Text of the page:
OCWD Participates in Habitat Conservation Plan
The Orange County Water District is active as a participating agency in the effort to develop the Habitat Conservation Plan (HCP) that will manage land and create wildlife habitat over a large portion of the watershed tributary to Prado Dam. OCWD staff met recently with the San Bernardino Valley Municipal Water District (Valley District), which is managing the consultant preparing the HCP. OCWD and Valley District staff are sharing data being utilized in development of the HCP.
The HCP will be a comprehensive, regional plan and will enable participants to avoid or minimize resource conflicts that delay or prevent the completion of individual proposed water management projects.
In 2014, water agencies in the Upper Santa Ana River watershed began a collaborative effort to prepare the Upper Santa Ana River Habitat Conservation Plan (Upper SAR HCP). San Bernardino Valley Municipal Water District (Valley District) has taken the lead in its development. Other participants include Western Municipal Water District, city of San Bernardino Municipal Water Department, city of Riverside Public Utilities, San Bernardino Valley Water Conservation District, East Valley Water District, West Valley Water District, county of San Bernardino Flood Control District, Inland Empire Utilities Agency, the Metropolitan Water District of Southern California, and the city of Rialto.
The total estimated cost for the Upper SAR HCP planning is $1,945,000 which includes the cost of a dedicated U.S. Fish and Wildlife Service (USFWS) employee and a 10% contingency. In September 2014, agencies received a $500,000 USFWS Section 6 Planning Grant for development of the HCP. The cost of participation is based upon the amount of each agency’s projects that are covered by the HCP. The cost for the District to become part of the HCP as a participating agency is $118,400, or 6% of the total cost.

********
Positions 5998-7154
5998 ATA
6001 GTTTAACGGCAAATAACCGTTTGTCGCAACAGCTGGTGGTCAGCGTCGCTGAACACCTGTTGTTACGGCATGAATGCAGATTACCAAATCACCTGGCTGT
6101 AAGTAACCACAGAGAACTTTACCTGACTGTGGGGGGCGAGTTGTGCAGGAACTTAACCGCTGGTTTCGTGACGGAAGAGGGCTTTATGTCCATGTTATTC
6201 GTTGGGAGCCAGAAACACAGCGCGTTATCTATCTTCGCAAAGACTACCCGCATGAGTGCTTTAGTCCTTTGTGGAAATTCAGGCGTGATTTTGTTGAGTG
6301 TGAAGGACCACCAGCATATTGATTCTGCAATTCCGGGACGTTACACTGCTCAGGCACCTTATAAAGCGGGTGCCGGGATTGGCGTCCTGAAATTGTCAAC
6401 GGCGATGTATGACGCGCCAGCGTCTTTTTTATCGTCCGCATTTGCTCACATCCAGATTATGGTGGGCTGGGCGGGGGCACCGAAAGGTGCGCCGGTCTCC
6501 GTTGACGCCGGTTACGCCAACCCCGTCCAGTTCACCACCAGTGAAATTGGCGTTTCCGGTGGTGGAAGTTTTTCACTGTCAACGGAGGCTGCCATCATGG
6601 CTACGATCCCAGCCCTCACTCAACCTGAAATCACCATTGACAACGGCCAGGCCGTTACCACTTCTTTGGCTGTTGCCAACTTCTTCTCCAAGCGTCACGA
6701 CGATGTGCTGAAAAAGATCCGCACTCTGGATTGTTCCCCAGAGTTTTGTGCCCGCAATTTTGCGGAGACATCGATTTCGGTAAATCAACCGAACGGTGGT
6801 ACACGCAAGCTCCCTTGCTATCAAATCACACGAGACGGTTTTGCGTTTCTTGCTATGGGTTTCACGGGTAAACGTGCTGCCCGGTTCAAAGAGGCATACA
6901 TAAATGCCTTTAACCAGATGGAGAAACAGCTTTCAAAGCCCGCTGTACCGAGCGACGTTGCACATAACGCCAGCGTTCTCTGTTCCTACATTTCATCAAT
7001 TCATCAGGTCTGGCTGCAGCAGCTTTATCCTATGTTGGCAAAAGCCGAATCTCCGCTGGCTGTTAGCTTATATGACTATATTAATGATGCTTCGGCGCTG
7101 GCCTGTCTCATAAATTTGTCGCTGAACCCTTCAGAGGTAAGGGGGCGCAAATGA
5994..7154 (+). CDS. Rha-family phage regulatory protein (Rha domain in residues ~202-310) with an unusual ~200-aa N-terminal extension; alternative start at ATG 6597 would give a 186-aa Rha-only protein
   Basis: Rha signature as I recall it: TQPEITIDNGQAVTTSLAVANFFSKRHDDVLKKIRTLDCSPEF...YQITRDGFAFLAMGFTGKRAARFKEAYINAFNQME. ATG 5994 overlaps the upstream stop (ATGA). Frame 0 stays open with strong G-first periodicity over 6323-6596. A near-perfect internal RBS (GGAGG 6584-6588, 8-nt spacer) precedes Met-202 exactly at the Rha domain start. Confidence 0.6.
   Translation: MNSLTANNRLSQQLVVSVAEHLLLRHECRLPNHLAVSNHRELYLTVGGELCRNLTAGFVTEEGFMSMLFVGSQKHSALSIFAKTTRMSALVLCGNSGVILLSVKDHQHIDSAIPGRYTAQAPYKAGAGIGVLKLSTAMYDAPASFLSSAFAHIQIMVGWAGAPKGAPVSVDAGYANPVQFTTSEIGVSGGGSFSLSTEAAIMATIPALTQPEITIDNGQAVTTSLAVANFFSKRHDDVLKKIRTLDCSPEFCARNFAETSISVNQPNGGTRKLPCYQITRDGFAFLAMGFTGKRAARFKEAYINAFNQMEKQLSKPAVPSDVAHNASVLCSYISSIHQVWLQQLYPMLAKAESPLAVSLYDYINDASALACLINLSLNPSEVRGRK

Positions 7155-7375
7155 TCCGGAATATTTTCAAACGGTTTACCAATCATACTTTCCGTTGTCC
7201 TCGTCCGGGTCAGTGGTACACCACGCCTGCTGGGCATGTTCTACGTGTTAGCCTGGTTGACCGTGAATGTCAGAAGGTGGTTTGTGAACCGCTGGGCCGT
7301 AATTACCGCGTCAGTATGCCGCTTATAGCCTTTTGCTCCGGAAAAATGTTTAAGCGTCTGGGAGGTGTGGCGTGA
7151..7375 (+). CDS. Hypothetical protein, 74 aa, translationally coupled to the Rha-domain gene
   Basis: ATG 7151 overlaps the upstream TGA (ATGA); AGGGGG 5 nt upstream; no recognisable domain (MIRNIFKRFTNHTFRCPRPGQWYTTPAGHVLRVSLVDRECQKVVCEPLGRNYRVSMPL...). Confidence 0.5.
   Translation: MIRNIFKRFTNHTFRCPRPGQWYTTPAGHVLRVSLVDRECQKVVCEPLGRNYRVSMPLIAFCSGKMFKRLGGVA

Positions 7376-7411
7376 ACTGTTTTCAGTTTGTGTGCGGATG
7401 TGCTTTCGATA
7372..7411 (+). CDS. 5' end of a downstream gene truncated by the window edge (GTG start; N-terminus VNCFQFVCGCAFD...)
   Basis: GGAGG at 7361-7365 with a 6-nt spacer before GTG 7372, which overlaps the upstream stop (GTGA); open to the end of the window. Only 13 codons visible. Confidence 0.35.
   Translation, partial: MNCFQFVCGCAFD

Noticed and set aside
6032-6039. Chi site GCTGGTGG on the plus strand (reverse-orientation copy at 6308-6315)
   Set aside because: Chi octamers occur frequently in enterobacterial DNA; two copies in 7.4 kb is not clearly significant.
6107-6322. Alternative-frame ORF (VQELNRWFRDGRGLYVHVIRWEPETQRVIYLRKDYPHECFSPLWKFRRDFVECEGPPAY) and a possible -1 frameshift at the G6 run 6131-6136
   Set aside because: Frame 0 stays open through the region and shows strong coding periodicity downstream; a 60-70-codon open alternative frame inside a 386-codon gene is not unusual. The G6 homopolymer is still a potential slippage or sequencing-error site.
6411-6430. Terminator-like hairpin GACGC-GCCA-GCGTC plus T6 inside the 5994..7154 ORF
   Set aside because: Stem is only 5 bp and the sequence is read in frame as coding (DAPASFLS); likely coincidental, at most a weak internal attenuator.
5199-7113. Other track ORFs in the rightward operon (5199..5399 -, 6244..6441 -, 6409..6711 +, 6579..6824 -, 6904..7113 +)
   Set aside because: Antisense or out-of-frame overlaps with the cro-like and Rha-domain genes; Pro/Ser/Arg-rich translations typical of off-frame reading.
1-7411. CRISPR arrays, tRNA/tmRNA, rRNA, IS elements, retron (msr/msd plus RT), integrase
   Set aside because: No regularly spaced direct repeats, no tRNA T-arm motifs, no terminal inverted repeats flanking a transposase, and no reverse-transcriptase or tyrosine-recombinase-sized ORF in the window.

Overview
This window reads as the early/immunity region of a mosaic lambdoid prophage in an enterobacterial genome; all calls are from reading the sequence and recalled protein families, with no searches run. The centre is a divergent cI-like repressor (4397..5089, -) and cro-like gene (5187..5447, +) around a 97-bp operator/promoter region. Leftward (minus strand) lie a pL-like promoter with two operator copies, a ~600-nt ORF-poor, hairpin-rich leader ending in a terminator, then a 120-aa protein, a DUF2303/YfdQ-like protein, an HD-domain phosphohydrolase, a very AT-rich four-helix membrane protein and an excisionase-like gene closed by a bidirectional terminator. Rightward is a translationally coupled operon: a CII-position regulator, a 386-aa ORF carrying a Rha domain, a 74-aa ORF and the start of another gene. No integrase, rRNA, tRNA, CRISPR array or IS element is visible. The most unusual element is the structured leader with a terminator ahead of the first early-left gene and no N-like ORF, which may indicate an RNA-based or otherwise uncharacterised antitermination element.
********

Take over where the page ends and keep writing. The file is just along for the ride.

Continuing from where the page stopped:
Development of the Upper SAR HCP is an important effort because it provides a mechanism that allows water interests, resource agencies, and other stakeholders to address endangered species issues on a regional scale, collaboratively, and over the long- term. Together, the group can anticipate, prevent, and resolve controversies and conflict during the HCP planning process including issues associated with endangered species impacts resulting from both projects and potential conservation measures.
Active participation in the plan development by OCWD is an effective way to assure that the District’s interests concerning the Prado Basin and the OCWD Prado Wetlands are addressed. Greg Woodside, OCWD’s Executive Director of Planning and Natural Resources stated “The Upper SAR HCP will allow OCWD to work with water agencies in the upper watershed and the resource agencies to ensure there is sufficient water in the Santa Ana River to maintain OCWD’s Prado Wetlands and riparian habitat in Prado Basin mitigation areas managed by the District.”
OCWD participation in the HCP would also provide 30-year maintenance permit coverage for the OCWD Prado Wetlands, the Sunnyslope Creek Santa Ana Sucker Habitat Restoration site, and potential future sand mining on OCWD property in Prado Basin at River Road. By participating in the HCP, separate maintenance permits would not need to be acquired by the District. Currently, the District needs to renew its maintenance permit with the resource agencies for the Prado Wetlands every 10 years.
Photo: The Santa Ana Sucker fish is one of the species that the HCP is intended to protect.